Would-be learner drivers are wont to know how much driving lessons cost.
So, obviously, there is no such thing as a free lunch. Be that as it may, not much thought is given to what it takes to have a professioinal driving instructor sat next to a novice; and most often very nervous learner-driver.
If you've already read this article and want to proceed with paying for driving lessons please choose below...
If, however, you are happy to contimue reading, well have at it!
Simly put: Yes!
Even your friends and neighbours can teach learner drivers so long as they meet all three criteria above.
BUT... They cannot charge, or earn a reward from the tuition.
Only Qualified & Approved Driving Instructors are allowed to charge a fee for teaching learner drivers to drive.
A simple, but decent response to this question should be ...
A good wage should reflect the training and experience any worker, or enterprenuer has.
Let's not forget driving instructors have to undergo rigorous training. They also need to be upstanding members of the community.
Let's face it; we entrust our 17-year old, (sometimes they are 16), children into the car of an instructor.
They almost always are teaching on a one-to-one basis, unsupervised. Instructors rarely teach in groups.
Instructors guide the learner driver in and out of several emotive situations.
They are self employed, running their own business. So they are admninistrators, schedulers, educators, mentors, counsellors, and much more.
This platitute of servivces surely deserves a decent wage to make it worth the instructor's while.
Oh, and by the way, this is, quite often, their one and only job!
Making the minimum standard pay should be somewhere between £19 to £25 per hour as a minimum; wouldn't you agree?
So adding the other costs involved, (and those costs do add up), driving instructors asking for £40 per hour are not really asking to much.
Think about your rent. Think also of the cost of fuel, heating, and all the numerous financial strains that beguile every tax-paying indivudual.
Do not forget the investment in a car required to teach learner drivers.
You may have seen BOGOF deals, half-price offers, packaged deals, NHS discounts, Students Rates.
So yes, it's a competitive environment for driving instructors. Some even have to pay franchise fees.
If a driving instructor is not able to make ends meet, he/she is more likely to struggle teaching with a happy heart.
The only way driving instructors can deliver a veritable tuition programme is when he/she is on a living wage for the experience they bring to the table.
So, don't rely on discounts. Discounts are marketing gimmicks designed by big brand driving schools, to get you to notice them.
All ADIs are self employed. All ADIs, be they working for a one-person driving school, or a national brand, are doing the exact same job.
An instructor in a big brand school will teach exactly the same curricullum any one-person-band will offer.
I often receive calls asking me to step in and continue where other instructors are no longer required.Now, while I do want their new business, I am often aware that the overall interest I have to serve is getting the learner driver to understand the basics of driving a car.
So I nornmally say, go back to your previous instructor. All good instructors speak the same language. Unfortunately, learner drivers moer often hear what's in their head, if they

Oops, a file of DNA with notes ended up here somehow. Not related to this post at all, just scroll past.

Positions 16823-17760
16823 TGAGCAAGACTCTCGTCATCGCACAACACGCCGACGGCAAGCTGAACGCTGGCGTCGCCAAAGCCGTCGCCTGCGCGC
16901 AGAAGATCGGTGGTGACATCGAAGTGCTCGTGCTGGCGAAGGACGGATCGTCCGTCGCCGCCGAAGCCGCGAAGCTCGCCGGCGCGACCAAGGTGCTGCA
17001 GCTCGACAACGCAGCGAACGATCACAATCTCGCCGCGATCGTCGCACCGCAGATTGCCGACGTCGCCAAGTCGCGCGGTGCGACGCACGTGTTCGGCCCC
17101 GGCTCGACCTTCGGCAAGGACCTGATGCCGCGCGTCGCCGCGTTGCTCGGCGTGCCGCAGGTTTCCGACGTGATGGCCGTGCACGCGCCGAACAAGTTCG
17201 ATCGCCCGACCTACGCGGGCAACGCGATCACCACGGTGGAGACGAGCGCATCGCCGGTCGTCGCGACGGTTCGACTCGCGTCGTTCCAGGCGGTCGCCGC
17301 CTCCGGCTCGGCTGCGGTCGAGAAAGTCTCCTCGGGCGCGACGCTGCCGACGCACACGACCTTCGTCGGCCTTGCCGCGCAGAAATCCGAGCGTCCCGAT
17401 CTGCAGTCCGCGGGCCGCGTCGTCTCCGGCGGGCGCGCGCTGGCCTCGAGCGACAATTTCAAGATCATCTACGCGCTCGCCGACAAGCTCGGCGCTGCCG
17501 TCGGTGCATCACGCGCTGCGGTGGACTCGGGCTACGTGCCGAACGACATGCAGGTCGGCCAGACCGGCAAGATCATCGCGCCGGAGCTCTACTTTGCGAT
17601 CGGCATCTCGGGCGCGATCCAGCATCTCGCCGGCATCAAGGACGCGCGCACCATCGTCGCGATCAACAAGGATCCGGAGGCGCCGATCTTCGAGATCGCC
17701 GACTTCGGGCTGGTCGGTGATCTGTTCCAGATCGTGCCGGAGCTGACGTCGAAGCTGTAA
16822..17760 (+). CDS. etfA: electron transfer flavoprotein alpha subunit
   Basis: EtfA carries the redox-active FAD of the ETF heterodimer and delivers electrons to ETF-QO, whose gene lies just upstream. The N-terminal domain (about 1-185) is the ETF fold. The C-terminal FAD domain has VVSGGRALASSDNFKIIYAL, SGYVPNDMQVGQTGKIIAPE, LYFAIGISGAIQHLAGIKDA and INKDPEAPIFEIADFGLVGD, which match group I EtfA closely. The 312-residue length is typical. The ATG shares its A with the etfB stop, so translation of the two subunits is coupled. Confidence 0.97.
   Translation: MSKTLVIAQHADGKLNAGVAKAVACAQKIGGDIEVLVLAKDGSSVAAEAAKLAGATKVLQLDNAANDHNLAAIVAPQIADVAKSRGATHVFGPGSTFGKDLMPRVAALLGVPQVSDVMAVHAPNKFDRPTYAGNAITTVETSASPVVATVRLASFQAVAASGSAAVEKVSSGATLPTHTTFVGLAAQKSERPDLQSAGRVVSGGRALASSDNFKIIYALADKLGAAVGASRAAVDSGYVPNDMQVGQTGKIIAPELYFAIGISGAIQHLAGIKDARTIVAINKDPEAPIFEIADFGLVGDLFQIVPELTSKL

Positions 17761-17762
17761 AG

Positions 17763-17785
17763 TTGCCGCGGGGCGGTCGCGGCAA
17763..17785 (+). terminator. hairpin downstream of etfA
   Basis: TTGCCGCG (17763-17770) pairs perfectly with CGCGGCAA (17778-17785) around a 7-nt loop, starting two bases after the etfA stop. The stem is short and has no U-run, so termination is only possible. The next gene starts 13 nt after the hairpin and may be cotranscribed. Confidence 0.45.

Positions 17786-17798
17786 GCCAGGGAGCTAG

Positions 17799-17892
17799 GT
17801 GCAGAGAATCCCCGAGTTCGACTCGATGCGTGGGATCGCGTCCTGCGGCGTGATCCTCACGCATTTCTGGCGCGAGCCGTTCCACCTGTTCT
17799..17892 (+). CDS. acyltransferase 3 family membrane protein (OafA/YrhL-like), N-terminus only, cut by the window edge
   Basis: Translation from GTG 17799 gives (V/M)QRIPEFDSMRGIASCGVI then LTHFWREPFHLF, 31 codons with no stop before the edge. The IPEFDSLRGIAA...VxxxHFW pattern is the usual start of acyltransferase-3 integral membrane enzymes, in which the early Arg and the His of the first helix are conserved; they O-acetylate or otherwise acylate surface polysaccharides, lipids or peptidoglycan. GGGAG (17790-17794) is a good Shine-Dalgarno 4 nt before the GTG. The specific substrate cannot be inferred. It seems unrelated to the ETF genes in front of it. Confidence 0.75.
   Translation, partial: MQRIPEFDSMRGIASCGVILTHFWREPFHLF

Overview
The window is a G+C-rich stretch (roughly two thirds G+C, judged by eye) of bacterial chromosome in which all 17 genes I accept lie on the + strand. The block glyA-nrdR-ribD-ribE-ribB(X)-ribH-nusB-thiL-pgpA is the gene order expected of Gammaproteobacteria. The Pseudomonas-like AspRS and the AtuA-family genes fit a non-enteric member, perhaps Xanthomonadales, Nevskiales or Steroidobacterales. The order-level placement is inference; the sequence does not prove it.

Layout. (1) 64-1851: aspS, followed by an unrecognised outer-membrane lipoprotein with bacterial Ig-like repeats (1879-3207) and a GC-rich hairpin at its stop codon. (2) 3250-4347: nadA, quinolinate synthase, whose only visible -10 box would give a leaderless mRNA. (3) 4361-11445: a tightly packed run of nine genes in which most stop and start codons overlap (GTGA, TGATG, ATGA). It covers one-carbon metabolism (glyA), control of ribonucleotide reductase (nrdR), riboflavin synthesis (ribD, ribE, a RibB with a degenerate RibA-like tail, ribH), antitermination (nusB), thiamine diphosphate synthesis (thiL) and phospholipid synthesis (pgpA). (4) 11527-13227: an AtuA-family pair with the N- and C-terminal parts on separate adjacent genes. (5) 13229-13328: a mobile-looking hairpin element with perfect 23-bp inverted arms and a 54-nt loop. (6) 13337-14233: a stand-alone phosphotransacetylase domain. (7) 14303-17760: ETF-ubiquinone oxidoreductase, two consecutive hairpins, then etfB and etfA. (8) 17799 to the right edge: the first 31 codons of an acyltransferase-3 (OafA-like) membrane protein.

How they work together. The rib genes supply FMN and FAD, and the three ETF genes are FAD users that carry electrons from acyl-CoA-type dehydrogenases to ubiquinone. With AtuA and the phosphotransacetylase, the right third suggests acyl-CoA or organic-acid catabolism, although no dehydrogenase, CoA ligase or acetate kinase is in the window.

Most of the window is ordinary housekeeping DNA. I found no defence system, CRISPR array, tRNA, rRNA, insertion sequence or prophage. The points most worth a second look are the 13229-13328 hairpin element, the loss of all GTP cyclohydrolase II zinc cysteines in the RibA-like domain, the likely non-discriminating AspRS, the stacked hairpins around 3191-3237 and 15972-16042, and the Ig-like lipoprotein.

think their ADI does not like them.
This is not true!
ADIs love their learner drivers! No pupil translates to zero income at the end of the day.
Problems `may arise when an instructor begins to feel the student is unwilling to learn.
Sometimes, learner drivers plateau in skills development, or start to loose interest when they have specific dificulties.
They have one person to lash out on, and that's the ADI. That's often when the complaints begin.
Lateness to arrive for lessons, late cancellations, arriving with the smell of cigarette or other strong smells can often place an ADI at odds with the delivery of a lessons.
Quibbling over price, (or time), asking to be dropped off at a differnt location without prior notice can easily make novice-drivers' feel their needs, or requests, are being ignored; and make any instructor feel put out.
doing-their-own-thing or not cating up with suggested private learning and research means the instructor has to work twice as hard, just to deliver what should be an easy task.
Your instructor just wants to teach you as soon as possible, with the least amount of disruption, interuption, and a healthy rapport.
Rapport is vital, one should add! An unresponsive learner driver is a hazard onto their own personal growth.
Nobody likes this. ADI's should not be expected to accept that.
Some foward looking instructors charge late cancellation fees.
If your driving instructor does not make you pay for a lesson you cancell late, then maybe he/she is not that good. A good driving instructor knows his/her worth, so will charge you for not showing up.
That said, ADIs who often show up late, or not at all are unprofessional. There is a competitive market out there. Look for another instructor, but explain why you are switching.
Allow For Traffic Depending on where you live, and where your instructor's last lesson ended may affect your instructor's arrival time. Rush hours are particularly stressful for driving instructors. Calling them five times within 5 minutes of a lesson starting is not safe.
Everytime you agree on a time with an instructor, it it binding; even if you cancel late.